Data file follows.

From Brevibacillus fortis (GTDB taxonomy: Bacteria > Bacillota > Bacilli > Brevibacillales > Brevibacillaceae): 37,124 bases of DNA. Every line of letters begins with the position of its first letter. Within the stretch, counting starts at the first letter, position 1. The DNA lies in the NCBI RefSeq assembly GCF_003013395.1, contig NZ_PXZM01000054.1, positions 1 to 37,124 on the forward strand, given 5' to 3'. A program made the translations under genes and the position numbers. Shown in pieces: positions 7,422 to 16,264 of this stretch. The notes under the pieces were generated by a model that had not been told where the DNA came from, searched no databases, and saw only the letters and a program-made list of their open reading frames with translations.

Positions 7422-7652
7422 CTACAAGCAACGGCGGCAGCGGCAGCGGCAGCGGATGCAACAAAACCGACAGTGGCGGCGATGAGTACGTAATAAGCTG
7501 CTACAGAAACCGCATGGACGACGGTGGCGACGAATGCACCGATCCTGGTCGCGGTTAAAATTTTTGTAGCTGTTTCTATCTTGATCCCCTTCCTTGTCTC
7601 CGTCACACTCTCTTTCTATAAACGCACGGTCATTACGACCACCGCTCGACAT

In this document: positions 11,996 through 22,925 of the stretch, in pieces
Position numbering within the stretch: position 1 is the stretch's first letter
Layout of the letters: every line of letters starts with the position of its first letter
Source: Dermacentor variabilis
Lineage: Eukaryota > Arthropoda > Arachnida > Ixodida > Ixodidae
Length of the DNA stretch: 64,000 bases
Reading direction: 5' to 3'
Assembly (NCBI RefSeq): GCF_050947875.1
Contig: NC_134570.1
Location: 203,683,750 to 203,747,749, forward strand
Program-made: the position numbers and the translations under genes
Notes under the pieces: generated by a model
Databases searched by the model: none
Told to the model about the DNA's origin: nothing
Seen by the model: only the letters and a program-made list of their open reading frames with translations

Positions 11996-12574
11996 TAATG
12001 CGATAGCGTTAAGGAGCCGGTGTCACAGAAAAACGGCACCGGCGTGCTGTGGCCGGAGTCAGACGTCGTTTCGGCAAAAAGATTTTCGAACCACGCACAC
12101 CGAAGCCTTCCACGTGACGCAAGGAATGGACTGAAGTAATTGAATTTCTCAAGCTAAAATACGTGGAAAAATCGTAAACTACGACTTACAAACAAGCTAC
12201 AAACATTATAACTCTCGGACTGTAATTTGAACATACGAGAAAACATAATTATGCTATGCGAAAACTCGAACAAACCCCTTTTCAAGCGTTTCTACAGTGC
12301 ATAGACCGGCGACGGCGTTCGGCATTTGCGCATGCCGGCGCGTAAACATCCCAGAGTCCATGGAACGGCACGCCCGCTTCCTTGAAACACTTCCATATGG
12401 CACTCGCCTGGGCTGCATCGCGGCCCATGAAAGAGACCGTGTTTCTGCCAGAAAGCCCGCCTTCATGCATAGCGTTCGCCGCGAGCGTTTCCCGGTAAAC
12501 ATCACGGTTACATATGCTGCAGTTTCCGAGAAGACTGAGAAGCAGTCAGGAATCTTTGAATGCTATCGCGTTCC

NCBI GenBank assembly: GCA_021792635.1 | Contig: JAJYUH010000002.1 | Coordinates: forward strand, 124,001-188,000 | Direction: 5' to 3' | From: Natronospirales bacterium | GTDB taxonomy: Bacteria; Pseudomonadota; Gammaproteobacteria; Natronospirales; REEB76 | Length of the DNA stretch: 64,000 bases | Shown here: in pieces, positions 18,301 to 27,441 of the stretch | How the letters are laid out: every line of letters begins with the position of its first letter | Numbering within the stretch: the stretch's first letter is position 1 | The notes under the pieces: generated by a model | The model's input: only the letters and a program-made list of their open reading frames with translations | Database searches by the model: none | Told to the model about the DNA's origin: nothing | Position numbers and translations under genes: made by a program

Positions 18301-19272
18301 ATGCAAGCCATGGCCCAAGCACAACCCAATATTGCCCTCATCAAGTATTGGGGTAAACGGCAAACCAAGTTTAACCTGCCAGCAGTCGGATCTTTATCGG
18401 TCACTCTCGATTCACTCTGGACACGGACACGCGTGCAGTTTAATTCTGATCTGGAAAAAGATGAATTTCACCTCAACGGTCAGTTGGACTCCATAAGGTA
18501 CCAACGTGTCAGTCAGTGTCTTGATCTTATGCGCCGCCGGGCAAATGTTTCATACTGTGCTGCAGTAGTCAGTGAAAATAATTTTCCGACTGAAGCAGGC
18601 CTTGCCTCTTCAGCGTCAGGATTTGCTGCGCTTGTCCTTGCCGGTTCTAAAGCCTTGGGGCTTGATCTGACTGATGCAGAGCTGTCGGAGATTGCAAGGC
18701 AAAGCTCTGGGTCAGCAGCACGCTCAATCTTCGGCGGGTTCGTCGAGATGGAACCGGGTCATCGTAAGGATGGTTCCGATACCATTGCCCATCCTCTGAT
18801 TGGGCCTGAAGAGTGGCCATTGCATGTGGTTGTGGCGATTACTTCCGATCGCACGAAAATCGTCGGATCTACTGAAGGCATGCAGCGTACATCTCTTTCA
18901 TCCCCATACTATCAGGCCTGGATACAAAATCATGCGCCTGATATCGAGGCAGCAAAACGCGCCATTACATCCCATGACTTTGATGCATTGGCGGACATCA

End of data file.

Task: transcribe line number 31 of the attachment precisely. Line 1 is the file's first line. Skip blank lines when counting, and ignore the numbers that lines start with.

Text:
18301 ATGCAAGCCATGGCCCAAGCACAACCCAATATTGCCCTCATCAAGTATTGGGGTAAACGGCAAACCAAGTTTAACCTGCCAGCAGTCGGATCTTTATCGG